President Biden on Wednesday announced a plan to erase thousands of dollars in student loans for borrowers, aiming to help more than 40 million Americans who owe a combined $1.7 trillion in debt.
Student debt has soared in recent decades as rising higher education costs have far outpaced inflation. And loan programs haven’t kept up, with the Biden administration noting that Pell Grants once covered almost 80% of the cost of a public four-year college, but today only provides enough support to pay for one-third.
Biden canceling up to $20,000 in student loan debt for millions of Americans, extending payment pause
The burden of student debt has weighed on borrowers, keeping some from achieving milestones such as buying a home or starting a family due to the financial constraint. But Biden’s loan-forgiveness program won’t help every borrower, and some may get more of a lift than others.
Here’s what to know about the new government loan-forgiveness plan, including how to determine if you qualify.
How much is being forgiven?
The Biden administration said that it will cancel up to $20,000 in Pell Grants, which are available to low-income undergraduate students who have exceptional financial need.
The administration said that borrowers who have non-Pell Grant debt will receive up to $10,000 in forgiveness.
How do I know if I qualify?
The chief criterion for eligibility is a person’s income, as the Biden administration said it is limiting debt forgiveness to people who earn less than $125,000. Married couples can earn up to $250,000 and still qualify for the program.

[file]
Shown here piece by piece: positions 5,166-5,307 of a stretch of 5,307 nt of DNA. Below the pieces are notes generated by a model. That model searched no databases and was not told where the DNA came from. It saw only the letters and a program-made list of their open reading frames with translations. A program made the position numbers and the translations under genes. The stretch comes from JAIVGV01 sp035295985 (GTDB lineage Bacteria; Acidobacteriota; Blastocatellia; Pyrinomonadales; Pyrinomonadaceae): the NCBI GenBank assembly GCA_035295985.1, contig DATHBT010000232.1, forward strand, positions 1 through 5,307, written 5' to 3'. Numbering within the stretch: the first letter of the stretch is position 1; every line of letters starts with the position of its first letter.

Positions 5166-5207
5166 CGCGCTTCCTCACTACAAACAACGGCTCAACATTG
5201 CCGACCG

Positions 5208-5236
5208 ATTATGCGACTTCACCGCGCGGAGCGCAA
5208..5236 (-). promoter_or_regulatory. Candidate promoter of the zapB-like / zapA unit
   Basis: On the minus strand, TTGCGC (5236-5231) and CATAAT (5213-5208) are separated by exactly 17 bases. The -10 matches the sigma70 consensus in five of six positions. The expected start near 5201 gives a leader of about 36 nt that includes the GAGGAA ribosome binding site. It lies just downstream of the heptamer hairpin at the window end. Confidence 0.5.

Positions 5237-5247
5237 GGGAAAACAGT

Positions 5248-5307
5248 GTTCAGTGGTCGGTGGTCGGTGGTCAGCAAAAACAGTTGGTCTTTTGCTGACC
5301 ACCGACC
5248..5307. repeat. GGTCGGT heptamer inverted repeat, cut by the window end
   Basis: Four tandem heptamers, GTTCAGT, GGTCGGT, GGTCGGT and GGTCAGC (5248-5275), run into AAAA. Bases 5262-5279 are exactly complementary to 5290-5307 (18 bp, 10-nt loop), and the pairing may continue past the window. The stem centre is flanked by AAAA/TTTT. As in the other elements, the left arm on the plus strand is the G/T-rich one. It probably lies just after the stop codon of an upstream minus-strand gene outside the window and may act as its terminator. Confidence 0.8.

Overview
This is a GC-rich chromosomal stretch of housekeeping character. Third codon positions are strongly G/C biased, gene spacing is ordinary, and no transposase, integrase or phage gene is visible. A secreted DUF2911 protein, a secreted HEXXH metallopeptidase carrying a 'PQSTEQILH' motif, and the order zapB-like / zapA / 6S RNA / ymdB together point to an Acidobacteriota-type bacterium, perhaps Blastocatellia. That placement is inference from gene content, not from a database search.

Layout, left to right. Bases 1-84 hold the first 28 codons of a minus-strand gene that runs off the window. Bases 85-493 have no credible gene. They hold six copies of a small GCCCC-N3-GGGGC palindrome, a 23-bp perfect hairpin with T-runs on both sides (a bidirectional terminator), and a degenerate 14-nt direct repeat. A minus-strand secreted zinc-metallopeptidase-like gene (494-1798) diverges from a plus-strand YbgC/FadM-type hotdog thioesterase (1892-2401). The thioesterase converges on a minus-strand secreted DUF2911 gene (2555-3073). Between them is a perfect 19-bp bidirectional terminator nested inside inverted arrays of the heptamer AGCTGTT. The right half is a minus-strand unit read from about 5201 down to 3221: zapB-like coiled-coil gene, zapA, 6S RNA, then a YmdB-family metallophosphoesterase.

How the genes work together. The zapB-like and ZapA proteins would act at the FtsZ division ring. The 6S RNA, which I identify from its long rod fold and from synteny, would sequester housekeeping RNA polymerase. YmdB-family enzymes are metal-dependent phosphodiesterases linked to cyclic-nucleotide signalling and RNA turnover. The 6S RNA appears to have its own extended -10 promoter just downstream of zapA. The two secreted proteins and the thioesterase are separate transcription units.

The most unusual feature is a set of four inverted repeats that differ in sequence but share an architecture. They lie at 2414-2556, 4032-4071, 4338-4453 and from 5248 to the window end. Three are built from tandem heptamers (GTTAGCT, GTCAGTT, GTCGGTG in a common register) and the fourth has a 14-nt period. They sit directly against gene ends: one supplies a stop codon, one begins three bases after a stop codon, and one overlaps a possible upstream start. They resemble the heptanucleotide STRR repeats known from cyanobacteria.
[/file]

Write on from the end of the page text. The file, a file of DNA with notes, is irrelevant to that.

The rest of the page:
Because of the income cap, “no high-income individual or high-income household — in the top 5% of incomes — will benefit from this action,” according to the White House.
People seeking debt relief can provide either their 2020 or 2021 incomes in applying for loan forgiveness.
Can I apply for student loan forgiveness now?
Not yet. The Department of Education is working on what the White House describes as “a simple application process for borrowers to claim relief.”
However, it may not be ready until the end of 2022. The Biden administration plans to have the application ready before federal student loan repayments — which have been frozen since the pandemic erupted in 2020 — are due to begin on January 1, 2023.
Up to 8 million people may automatically receive loan forgiveness because their income data is already available to the Department of Education, the White House said.
Will I have to pay taxes on the loan relief?
No, because the loan forgiveness won’t be treated as taxable income, according to the White House.